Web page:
Milton Nascimento
Downbeat, Dec 2006

While Brazilian singer and composer Milton Nascimento considers this album an homage to his adoptive mother, Lilia, and other important women in his life, it doubles as a vital survey of the various stylistic areas he's explored over his four-decade career. Ordinarily that sounds like a recipe for disaster.  But in revisiting a host of artistic approaches and working again with some of his most important collaborators, Nascimento has recorded his best work in years.

Most of the songs were written or co-written by Nascimento, and they're filled with the kind of sophisticated harmonies that made him a favorite of American jazz players starting in the late '60s. The strings and brass can get cloying on a song like "Voa Bicho," which sounds like the theme music for a bad '70s TV drama.  But more often than not they bring a lush, almost spectral depth to the music.  He also highlights his improvisational skill on a wonderful take of Herbie Hancock's "Cantaloupe Island," where Hancock, guitarist Pat Metheny and Nascimento form a dazzling triumvirate that manages bold harmonic and melodic sophistication.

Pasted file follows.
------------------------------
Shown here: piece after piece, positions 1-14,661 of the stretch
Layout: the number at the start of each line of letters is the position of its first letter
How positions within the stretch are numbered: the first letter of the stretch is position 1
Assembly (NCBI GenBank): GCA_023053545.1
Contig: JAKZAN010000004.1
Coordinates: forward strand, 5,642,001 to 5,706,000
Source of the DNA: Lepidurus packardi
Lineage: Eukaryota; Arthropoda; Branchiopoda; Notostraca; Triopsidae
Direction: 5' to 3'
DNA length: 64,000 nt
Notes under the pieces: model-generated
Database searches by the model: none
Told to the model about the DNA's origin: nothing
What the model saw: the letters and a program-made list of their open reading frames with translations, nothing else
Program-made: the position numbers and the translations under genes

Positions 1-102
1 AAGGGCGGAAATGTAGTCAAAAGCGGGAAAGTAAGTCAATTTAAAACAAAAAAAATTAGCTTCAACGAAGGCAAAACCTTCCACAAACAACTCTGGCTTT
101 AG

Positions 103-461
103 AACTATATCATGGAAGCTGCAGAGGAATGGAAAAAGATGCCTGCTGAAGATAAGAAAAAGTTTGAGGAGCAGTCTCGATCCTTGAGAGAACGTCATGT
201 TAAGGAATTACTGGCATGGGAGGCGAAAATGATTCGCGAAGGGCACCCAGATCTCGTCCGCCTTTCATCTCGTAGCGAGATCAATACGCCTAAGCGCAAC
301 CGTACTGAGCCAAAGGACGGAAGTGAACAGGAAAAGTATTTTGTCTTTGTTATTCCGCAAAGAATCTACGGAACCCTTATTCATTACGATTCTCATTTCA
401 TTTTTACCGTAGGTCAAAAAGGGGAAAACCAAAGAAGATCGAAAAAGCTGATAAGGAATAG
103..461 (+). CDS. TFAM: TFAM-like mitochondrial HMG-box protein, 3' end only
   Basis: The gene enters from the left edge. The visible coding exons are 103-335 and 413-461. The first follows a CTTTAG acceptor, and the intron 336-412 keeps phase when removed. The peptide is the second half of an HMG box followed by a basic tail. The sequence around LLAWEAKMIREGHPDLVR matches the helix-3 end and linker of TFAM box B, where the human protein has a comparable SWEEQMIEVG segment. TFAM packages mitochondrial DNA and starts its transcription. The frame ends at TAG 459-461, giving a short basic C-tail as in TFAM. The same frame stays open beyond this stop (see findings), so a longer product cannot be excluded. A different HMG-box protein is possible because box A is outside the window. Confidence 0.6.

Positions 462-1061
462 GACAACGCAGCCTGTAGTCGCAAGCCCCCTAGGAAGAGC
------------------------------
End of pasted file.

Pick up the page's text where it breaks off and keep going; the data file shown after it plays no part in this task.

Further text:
The other part of the equation is Nascimento's melodic gits, and many of the tunes hark back to the Beatles-esque magic of his classic Club De Esequina album.  The late Tom Capone offered stunning co-production, not only preventing the proceedings from getting bloated, but incorporating simpatico electronic textures here and there.  Nascimento looks ahead by bringing in some of Brazil's best young female singers, including Maria Rita, on a series of gorgeous duets.

-Peter Margasak